On April 15, 2014, over 230 female secondary school students were abducted at gun point from their school dormitory in the Nigerian town of Chibok. The students had just finished their final exams and, according to one of the roughly 50 who managed to escape, were abducted in the middle of the night by men who self-identified as members of the jihadist terror group Boko Haram. Following the attack, parents, relatives, and sympathetic strangers alike marched in protest of the perceived lack of concern for the missing students, expressing their anger against the Nigerian government for allowing the kidnapping to happen while the town was in a state of emergency and ostensibly under the protection of the army.
The protest in late April called the “Million Woman March” only attracted a few hundred demonstrators, but sympathy for the distressed families as well as outrage at the government’s slow response have extended across the globe. Apart from the protests in major Nigerian cities, students and Nigerian diaspora groups have rallied to raise awareness in urban centres like New York City, and smaller communities like Hamilton and Winnipeg.
At the end of April, Nigerian president Goodluck Jonathan approached the international community for assistance, promising that Nigeria will overcome its security challenges. John Kerry, the US Secretary of State, condemned the attacks and promised to help bring the missing students back to their families, though without revealing a plan of action. In the meantime, President Jonathan arranged for a committee to work on a strategy for the girls’ safe return. Many Nigerians hope that this mass abduction, one of the boldest attacks on students by Boko Haram in Nigeria, will help spur the Nigerian government to proactively address the nation’s security challenges.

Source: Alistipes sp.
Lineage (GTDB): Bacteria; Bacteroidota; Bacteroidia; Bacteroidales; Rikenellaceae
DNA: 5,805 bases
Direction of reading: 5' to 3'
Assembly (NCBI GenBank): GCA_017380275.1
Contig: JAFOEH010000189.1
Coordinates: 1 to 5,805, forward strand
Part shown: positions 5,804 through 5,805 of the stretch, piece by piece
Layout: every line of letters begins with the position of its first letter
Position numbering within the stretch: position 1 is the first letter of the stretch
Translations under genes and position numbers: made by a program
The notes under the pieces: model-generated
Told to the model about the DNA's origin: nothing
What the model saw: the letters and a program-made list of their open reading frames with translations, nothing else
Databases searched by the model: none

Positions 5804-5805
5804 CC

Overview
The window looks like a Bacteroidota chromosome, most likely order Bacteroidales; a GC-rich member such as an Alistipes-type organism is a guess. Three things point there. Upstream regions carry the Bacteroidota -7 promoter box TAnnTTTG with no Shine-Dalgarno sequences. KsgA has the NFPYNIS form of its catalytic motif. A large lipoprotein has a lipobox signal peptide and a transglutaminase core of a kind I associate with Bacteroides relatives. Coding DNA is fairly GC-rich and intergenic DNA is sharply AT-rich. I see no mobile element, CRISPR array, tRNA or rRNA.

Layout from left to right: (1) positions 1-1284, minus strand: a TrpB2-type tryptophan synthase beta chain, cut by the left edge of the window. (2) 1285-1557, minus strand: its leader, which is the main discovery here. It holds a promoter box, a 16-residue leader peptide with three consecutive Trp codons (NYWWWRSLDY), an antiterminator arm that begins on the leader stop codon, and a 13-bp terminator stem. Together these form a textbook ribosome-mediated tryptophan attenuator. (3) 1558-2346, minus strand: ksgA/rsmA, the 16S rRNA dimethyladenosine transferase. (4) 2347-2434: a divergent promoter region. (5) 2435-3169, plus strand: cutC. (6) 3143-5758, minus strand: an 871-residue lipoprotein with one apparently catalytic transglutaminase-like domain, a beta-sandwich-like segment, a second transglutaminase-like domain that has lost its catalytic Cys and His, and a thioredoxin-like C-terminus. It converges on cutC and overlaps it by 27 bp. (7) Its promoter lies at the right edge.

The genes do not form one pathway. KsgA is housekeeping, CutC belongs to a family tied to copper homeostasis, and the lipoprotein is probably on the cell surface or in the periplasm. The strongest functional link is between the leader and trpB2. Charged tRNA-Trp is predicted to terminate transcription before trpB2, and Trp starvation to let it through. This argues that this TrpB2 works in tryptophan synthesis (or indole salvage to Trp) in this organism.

Ironically, the security measures put in place to prevent these kinds of attacks have not only failed to serve their intended purpose, but have also become an impediment to journalists and others who wish to investigate and report on the crisis. In the absence of adequate coverage, misinformation spreads easily: one army spokesperson publicly stated that most of the girls had been returned to their homes a day after the abduction. While that statement was hastily withdrawn, Nigerian First Lady Patience Goodluck Jonathan had several protest leaders arrested, alleging that the protesters themselves were Boko Haram terrorists who had made up the story about the abduction to ruin the reputation of the Nigerian government. One out of the two detained protest leaders was released immediately, but the very fact that the arrest took place is indicative of a lack of sincere concern about the fate of the abducted students.
Until this disaster receives more thorough media coverage – like that which covered the sinking of the Sewol ferry in South Korea around the same time – the truth will remain vulnerable to all kinds of reconfiguration.
Nigeria is one of the world’s largest oil-producing countries. It is also Africa’s fastest growing economy, and one of the most prosperous. Responding to these kinds of attacks with speed and sensitivity is one way the Nigerian government can help secure a peaceful and prosperous future for the country.